|NET © Notes||
1 sn This chapter is the heart of the Law of Israel, and as such is well known throughout the world. There is so much literature on it that it is almost impossible to say anything briefly and do justice to the subject. But the exposition of the book must point out that this is the charter of the new nation of Israel. These ten commands (words) form the preamble; they will be followed by the decisions (judgments). And then in chap. 24 the covenant will be inaugurated. So when Israel entered into covenant with God, they entered into a theocracy by expressing their willingness to submit to his authority. The Law was the binding constitution for the nation of Israel under Yahweh their God. It was specifically given to them at a certain time and in a certain place. The Law legislated how Israel was to live in order to be blessed by God and used by him as a kingdom of priests. In the process of legislating their conduct and their ritual for worship, the Law revealed God. It revealed the holiness of Yahweh as the standard for all worship and service, and in revealing that it revealed or uncovered sin. But what the Law condemned, the Law (Leviticus) also made provision for in the laws of the sacrifice and the feasts intended for atonement. The NT teaches that the Law was good, and perfect, and holy. But it also teaches that Christ was the end (goal) of the Law, that it ultimately led to him. It was a pedagogue, Paul said, to bring people to Christ. And when the fulfillment of the promise came in him, believers were not to go back under the Law. What this means for Christians is that what the Law of Israel revealed about God and his will is timeless and still authoritative over faith and conduct, but what the Law regulated for Israel in their existence as the people of God has been done away with in Christ. The Ten Commandments reveal the essence of the Law; the ten for the most part are reiterated in the NT because they reflect the holy and righteous nature of God. The NT often raises them to a higher standard, to guard the spirit of the Law as well as the letter.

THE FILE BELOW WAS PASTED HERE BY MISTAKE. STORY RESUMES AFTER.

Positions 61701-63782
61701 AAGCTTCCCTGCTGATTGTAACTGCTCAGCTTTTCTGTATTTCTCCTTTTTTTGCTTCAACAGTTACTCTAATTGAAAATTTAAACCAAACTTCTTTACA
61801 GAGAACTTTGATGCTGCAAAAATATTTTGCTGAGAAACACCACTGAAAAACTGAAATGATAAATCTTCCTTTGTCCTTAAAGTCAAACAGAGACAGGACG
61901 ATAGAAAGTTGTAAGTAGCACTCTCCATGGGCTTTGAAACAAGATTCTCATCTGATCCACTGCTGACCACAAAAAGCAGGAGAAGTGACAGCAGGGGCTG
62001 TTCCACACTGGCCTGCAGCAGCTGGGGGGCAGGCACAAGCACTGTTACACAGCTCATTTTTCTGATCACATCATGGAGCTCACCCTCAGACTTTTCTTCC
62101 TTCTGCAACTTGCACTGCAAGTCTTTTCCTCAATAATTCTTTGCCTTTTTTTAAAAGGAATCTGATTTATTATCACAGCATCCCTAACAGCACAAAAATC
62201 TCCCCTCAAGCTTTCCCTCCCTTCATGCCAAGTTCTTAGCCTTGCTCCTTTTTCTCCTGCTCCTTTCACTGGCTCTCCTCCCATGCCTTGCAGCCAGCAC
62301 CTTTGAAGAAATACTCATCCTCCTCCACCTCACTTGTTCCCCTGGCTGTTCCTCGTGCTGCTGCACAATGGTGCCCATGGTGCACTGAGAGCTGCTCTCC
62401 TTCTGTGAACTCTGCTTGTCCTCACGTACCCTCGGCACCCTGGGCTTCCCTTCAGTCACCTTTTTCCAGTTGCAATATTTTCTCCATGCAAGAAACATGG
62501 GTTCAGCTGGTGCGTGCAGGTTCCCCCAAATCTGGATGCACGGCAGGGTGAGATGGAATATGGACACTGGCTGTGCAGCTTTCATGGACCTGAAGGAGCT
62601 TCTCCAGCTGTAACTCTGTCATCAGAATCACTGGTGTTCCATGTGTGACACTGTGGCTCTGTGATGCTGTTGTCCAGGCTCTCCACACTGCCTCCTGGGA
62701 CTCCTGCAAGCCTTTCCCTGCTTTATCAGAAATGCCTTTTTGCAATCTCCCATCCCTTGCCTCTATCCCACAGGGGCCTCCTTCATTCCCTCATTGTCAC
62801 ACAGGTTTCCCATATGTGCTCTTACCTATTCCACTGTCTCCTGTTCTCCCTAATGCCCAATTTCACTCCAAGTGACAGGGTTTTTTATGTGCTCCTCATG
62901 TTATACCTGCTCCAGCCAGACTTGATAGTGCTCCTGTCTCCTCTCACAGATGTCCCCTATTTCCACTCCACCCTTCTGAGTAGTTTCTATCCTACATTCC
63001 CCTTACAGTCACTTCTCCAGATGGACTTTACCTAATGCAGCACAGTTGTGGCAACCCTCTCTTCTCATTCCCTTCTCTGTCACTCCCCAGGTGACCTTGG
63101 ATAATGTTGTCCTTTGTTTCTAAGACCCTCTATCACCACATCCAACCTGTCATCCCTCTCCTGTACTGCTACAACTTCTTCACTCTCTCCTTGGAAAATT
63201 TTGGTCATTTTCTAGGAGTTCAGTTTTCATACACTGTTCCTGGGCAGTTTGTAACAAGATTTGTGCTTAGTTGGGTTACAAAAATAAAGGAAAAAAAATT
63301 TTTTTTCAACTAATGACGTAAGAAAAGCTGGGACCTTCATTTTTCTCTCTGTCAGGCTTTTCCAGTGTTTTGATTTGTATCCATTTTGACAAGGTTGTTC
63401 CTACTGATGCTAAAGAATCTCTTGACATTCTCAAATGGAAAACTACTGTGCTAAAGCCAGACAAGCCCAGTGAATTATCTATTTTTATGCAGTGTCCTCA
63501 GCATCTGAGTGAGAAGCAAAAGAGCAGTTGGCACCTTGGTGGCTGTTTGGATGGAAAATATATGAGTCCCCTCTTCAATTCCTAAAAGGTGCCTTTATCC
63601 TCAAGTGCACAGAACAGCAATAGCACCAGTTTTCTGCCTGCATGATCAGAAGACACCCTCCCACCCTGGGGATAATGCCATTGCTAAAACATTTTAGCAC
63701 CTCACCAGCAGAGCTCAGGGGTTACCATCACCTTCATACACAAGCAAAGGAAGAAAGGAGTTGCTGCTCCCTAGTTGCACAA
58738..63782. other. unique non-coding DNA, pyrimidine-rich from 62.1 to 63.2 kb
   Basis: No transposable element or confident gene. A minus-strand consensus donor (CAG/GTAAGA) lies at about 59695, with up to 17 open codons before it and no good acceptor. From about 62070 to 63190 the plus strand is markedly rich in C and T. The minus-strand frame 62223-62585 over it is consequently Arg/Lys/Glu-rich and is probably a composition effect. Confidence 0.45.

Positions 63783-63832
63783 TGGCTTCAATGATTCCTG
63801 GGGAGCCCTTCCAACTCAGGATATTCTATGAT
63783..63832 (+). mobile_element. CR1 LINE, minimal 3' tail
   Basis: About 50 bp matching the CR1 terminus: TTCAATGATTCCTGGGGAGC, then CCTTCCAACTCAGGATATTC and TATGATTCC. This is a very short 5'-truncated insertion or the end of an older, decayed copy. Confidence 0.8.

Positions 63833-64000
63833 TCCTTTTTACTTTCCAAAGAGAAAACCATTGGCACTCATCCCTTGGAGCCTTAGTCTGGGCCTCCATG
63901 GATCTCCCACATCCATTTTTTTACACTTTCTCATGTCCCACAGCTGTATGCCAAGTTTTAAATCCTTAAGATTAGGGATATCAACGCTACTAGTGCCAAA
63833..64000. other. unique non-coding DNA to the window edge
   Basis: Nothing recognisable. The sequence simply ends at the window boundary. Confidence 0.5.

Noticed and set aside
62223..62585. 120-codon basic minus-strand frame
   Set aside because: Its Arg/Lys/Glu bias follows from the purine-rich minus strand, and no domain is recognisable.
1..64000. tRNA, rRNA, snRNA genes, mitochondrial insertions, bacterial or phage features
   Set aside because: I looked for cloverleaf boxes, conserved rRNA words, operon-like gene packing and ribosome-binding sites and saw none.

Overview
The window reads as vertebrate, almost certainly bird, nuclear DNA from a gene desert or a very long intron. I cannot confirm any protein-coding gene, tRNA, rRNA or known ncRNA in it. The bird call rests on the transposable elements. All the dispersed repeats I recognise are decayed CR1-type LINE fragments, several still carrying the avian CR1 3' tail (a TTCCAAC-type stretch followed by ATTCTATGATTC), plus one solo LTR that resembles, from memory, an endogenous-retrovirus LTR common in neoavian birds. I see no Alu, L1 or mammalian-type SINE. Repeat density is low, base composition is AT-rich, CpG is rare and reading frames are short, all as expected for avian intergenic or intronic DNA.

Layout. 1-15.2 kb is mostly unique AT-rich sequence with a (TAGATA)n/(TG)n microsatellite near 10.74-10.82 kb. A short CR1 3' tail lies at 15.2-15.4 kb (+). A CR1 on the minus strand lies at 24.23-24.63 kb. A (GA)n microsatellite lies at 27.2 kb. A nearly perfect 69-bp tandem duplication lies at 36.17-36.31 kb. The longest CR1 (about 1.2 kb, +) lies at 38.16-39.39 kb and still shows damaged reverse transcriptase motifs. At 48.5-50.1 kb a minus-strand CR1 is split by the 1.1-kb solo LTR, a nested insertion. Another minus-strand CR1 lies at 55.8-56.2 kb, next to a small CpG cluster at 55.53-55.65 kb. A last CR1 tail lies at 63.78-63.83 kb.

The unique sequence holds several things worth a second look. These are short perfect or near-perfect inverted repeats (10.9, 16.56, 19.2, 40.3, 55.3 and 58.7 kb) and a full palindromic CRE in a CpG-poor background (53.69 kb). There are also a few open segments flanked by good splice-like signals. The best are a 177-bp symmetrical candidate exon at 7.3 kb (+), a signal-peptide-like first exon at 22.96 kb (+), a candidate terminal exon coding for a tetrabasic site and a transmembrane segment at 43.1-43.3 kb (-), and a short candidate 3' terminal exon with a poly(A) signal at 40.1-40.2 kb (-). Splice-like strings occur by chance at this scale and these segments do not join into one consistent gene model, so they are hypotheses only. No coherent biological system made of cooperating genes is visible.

2 sn The Bible makes it clear that the Law was the revelation of God at Mount Sinai. And yet study has shown that the law code’s form follows the literary pattern of covenant codes in the Late Bronze Age, notably the Hittite codes. The point of such codes is that all the covenant stipulations are appropriate because of the wonderful things that the sovereign has done for the people. God, in using a well-known literary form, was both drawing on the people’s knowledge of such to impress their duties on them, as well as putting new wine into old wineskins. The whole nature of God’s code was on a much higher level. For this general structure, see M. G. Kline, Treaty of the Great King. For the Ten Commandments specifically, see J. J. Stamm and M. E. Andrew, The Ten Commandments in Recent Research (SBT). See also some of the general articles: M. Barrett, “God’s Moral Standard: An Examination of the Decalogue,” BV 12 (1978): 34-40; C. J. H. Wright, “The Israelite Household and the Decalogue: The Social Background and Significance of Some Commandments,” TynBul 30 (1979): 101-24; J. D. Levenson, “The Theologies of Commandment in Biblical Israel,” HTR 73 (1980): 17-33; M. B. Cohen and D. B. Friedman, “The Dual Accentuation of the Ten Commandments,” Masoretic Studies 1 (1974): 7-190; D. Skinner, “Some Major Themes of Exodus,” Mid-America Theological Journal 1 (1977): 31-42; M. Tate, “The Legal Traditions of the Book of Exodus,” RevExp 74 (1977): 483-509; E. C. Smith, “The Ten Commandments in Today’s Permissive Society: A Principleist Approach,” SwJT 20 (1977): 42-58; and D. W. Buck, “Exodus 20:1-17,” Lutheran Theological Journal 16 (1982): 65-75.